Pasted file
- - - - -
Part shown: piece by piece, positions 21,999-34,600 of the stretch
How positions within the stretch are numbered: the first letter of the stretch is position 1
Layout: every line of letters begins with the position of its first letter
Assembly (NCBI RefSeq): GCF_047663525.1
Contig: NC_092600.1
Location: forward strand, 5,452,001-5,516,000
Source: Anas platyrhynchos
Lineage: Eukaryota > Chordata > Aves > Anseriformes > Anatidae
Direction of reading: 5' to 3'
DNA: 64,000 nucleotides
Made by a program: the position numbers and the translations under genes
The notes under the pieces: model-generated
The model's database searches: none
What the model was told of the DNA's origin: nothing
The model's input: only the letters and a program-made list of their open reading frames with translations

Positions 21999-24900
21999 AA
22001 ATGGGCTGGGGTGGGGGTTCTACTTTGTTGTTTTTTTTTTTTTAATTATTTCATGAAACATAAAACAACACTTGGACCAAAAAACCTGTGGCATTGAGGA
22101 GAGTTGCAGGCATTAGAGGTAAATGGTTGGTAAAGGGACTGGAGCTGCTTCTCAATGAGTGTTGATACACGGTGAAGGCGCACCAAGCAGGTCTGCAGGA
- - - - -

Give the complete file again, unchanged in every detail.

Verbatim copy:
Part shown: piece by piece, positions 21,999-34,600 of the stretch
How positions within the stretch are numbered: the first letter of the stretch is position 1
Layout: every line of letters begins with the position of its first letter
Assembly (NCBI RefSeq): GCF_047663525.1
Contig: NC_092600.1
Location: forward strand, 5,452,001-5,516,000
Source: Anas platyrhynchos
Lineage: Eukaryota > Chordata > Aves > Anseriformes > Anatidae
Direction of reading: 5' to 3'
DNA: 64,000 nucleotides
Made by a program: the position numbers and the translations under genes
The notes under the pieces: model-generated
The model's database searches: none
What the model was told of the DNA's origin: nothing
The model's input: only the letters and a program-made list of their open reading frames with translations

Positions 21999-24900
21999 AA
22001 ATGGGCTGGGGTGGGGGTTCTACTTTGTTGTTTTTTTTTTTTTAATTATTTCATGAAACATAAAACAACACTTGGACCAAAAAACCTGTGGCATTGAGGA
22101 GAGTTGCAGGCATTAGAGGTAAATGGTTGGTAAAGGGACTGGAGCTGCTTCTCAATGAGTGTTGATACACGGTGAAGGCGCACCAAGCAGGTCTGCAGGA